Gender Mainstreaming

Changing the course of development?

Authored by: Caroline Sweetman

The Routledge Handbook of Gender and Development

Print publication date:  February  2015
Online publication date:  February  2015

Print ISBN: 9780415829083
eBook ISBN: 9780203383117
Adobe ISBN: 9781134094714




In 2011–2012, the journal Gender & Development 1 instigated a discussion between women’s rights activists and gender and development policymakers and practitioners on the progress of gender mainstreaming. Gender mainstreaming is an approach to women’s rights and gender issues, widely adopted by governments and development institutions of all sizes, shapes and hues after it acquired currency at the UN Fourth World Conference on Women, held in Beijing, China, in 1995.

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Gender Mainstreaming


In 2011–2012, the journal Gender & Development 1 instigated a discussion between women’s rights activists and gender and development policymakers and practitioners on the progress of gender mainstreaming. Gender mainstreaming is an approach to women’s rights and gender issues, widely adopted by governments and development institutions of all sizes, shapes and hues after it acquired currency at the UN Fourth World Conference on Women, held in Beijing, China, in 1995.

Today, nearly 20 years on from Beijing, ‘gender’ is spoken of all the time. It is supposed to be ‘mainstreamed’ into humanitarian responses, and in long-term development programmes; at different stages of the project cycle; and in all types of interventions – from advocacy initiatives to community-level development. But what has this meant for women and men, girls and boys, in the communities and nations that have signed up to work on challenging and changing gender inequality? In the Gender & Development Beyond Gender Mainstreaming Learning Project, a total of around 100 participants was involved to discuss these and other concerns. 2 Participants came from markedly different personal, professional and institutional locations. We pooled our thinking and expertise; challenged each other’s perspectives on the contribution gender mainstreaming has made to the pursuit of gender equality and women’s rights worldwide; and considered the future of gender mainstreaming as an approach to the feminist goals of gender equality and women’s rights.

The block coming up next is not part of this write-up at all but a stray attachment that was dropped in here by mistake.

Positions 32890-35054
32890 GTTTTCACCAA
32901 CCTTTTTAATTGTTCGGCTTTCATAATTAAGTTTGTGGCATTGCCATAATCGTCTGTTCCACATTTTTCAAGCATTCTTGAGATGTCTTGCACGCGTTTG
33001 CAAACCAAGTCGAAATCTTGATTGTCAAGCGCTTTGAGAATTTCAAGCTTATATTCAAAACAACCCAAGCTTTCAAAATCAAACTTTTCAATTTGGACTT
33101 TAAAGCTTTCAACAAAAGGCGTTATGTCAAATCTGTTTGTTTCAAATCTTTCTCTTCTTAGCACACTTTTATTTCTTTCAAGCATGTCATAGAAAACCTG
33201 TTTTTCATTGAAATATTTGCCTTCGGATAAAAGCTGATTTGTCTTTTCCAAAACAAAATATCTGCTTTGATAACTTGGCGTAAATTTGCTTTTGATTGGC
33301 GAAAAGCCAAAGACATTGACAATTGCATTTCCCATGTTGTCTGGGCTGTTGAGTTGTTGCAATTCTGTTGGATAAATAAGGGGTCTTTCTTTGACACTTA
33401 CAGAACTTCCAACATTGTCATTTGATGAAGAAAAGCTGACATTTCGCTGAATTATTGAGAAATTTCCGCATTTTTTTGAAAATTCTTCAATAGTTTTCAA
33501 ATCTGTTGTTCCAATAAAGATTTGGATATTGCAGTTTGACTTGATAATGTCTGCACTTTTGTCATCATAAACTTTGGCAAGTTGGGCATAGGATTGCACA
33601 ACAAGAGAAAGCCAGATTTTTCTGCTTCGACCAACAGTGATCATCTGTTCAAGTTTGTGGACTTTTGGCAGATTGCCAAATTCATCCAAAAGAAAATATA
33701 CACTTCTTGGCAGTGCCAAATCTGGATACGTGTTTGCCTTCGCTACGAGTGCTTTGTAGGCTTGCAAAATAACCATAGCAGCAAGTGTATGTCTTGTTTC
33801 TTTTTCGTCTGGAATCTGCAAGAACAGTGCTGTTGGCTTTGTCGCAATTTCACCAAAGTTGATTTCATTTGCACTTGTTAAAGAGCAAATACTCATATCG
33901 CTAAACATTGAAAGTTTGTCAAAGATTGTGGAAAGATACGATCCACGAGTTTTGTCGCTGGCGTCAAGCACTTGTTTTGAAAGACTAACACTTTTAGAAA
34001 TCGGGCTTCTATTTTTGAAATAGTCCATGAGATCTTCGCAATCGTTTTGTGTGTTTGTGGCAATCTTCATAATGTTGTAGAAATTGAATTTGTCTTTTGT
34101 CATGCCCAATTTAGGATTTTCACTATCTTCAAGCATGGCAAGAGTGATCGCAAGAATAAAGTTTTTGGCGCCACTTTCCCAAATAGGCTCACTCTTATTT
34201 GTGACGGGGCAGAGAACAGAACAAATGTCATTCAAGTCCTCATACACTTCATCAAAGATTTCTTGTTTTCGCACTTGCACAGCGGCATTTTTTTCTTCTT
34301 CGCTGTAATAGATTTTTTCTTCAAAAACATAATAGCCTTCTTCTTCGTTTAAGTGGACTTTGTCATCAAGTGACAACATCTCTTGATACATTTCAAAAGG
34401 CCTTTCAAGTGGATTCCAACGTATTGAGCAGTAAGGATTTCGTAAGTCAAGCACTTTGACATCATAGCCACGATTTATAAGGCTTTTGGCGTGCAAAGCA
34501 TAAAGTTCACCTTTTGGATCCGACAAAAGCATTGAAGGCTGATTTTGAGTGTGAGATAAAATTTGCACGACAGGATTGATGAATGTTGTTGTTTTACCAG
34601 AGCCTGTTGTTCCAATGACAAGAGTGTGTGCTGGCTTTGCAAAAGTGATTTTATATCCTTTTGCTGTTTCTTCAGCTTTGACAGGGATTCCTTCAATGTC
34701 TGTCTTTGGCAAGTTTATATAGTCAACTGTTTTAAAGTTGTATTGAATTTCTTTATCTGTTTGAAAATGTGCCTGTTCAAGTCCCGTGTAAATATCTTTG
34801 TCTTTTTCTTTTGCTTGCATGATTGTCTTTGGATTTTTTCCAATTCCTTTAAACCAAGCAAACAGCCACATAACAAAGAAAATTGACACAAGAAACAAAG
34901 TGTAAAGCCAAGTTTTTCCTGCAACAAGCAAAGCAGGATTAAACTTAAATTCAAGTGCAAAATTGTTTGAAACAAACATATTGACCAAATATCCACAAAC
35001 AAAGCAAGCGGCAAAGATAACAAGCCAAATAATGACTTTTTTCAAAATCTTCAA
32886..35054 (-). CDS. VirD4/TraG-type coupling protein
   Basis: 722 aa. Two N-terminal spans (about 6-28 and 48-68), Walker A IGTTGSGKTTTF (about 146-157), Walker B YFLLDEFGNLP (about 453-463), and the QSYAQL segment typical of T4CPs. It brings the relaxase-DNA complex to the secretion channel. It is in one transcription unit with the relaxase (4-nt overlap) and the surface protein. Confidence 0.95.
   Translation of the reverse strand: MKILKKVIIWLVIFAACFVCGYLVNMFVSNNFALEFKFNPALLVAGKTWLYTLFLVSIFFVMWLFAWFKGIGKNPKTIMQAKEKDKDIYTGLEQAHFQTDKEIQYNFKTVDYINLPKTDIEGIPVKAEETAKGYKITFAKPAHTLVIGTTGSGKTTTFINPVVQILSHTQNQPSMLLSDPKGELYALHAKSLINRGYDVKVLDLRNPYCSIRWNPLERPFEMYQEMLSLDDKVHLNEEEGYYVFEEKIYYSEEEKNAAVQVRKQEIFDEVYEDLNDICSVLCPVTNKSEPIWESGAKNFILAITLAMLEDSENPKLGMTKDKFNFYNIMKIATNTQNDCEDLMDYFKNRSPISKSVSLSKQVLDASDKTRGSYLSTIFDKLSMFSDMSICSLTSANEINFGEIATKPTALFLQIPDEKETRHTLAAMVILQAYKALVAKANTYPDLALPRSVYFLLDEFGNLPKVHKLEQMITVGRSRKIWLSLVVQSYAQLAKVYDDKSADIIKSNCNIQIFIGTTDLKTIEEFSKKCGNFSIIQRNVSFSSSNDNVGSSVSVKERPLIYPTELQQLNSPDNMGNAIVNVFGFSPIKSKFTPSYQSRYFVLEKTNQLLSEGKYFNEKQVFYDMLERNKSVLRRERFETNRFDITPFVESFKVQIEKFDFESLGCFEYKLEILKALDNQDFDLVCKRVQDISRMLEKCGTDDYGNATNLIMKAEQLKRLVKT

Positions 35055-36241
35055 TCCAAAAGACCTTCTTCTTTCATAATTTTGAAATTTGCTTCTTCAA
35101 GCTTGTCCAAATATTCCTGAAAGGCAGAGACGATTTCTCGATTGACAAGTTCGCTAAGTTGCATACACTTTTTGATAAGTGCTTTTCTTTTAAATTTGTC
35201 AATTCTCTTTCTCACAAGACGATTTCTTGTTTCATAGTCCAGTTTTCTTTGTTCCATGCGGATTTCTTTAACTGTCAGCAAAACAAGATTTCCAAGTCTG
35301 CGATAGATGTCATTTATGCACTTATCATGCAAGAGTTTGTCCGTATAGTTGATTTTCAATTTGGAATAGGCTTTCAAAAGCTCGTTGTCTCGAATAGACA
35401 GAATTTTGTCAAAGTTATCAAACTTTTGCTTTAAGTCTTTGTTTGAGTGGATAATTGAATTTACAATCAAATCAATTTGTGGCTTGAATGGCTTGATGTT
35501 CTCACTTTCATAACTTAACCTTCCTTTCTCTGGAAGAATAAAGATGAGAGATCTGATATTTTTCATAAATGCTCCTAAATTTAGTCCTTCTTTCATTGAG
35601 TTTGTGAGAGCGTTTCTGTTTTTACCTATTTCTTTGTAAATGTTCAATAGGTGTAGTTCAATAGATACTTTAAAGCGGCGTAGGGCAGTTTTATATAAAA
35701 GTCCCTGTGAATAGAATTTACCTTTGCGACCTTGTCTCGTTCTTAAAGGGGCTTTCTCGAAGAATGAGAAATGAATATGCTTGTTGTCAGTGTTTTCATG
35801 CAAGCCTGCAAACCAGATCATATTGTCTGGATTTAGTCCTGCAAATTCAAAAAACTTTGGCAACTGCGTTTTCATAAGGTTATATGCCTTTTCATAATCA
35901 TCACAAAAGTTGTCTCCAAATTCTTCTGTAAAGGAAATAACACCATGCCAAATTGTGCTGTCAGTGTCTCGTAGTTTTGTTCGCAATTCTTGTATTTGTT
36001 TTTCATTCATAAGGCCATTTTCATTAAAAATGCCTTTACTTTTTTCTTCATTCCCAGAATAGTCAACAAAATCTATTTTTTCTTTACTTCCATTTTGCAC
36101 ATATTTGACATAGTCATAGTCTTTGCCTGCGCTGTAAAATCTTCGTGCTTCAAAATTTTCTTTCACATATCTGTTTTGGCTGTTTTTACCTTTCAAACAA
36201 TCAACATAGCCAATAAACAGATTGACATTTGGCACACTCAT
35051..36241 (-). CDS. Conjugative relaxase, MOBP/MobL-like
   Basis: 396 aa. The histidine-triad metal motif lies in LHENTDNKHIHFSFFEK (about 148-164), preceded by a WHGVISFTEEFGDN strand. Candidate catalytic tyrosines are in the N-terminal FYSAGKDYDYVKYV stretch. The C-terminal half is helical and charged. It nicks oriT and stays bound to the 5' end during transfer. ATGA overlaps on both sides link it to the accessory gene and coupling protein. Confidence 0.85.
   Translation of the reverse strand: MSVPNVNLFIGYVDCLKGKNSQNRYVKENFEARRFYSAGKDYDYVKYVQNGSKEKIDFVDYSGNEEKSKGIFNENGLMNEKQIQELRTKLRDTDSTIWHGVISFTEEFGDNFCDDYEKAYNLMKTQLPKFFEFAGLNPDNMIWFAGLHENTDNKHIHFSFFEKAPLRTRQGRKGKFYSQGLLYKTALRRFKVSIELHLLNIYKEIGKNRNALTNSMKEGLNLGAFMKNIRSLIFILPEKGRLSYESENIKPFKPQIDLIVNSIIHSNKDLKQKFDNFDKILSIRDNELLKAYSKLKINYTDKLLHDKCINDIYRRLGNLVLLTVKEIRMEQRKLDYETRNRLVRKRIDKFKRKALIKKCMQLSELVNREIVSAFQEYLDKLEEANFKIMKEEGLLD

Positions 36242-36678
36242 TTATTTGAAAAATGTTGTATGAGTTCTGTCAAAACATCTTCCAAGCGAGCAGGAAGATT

Some of the insights gained are offered here. Gender mainstreaming has not had uniform effects, nor should we expect it to have had; yet we can make some general points to help our diagnosis of success and failure, and this chapter attempts to raise some of the most important among these. The first section gives a brief account of the coining of the concept of gender mainstreaming, recalling that this was an outcome of a process lasting 20 years, punctuated by formal UN-convened encounters between the global women’s rights movements 3 and the international development community. The chapter then goes on to discuss some of the ways in which gender mainstreaming has played out in practice. In such a discussion, it is crucial to consider how tensions around the underlying vision of development inform gender mainstreaming in international institutions, donor governments, governments in the Global South and NGOs of different types.

The origins of gender mainstreaming

To the international women’s movements in 1995, gender mainstreaming represented the most encouraging and largest step forward yet, in a struggle that had been marked by the series of UN Conferences on Women, which had run from the first one in Mexico City, in 1975, to Beijing in 1995, and had taken in the UN Decade for Women 1976–1985. Women’s rights activists from all over the world had engaged with states and international development organisations over this time. They had debated differences in dialogue with each other, honing a shared vision and priorities, and built a powerful coalition that aimed to transform the course of global development itself.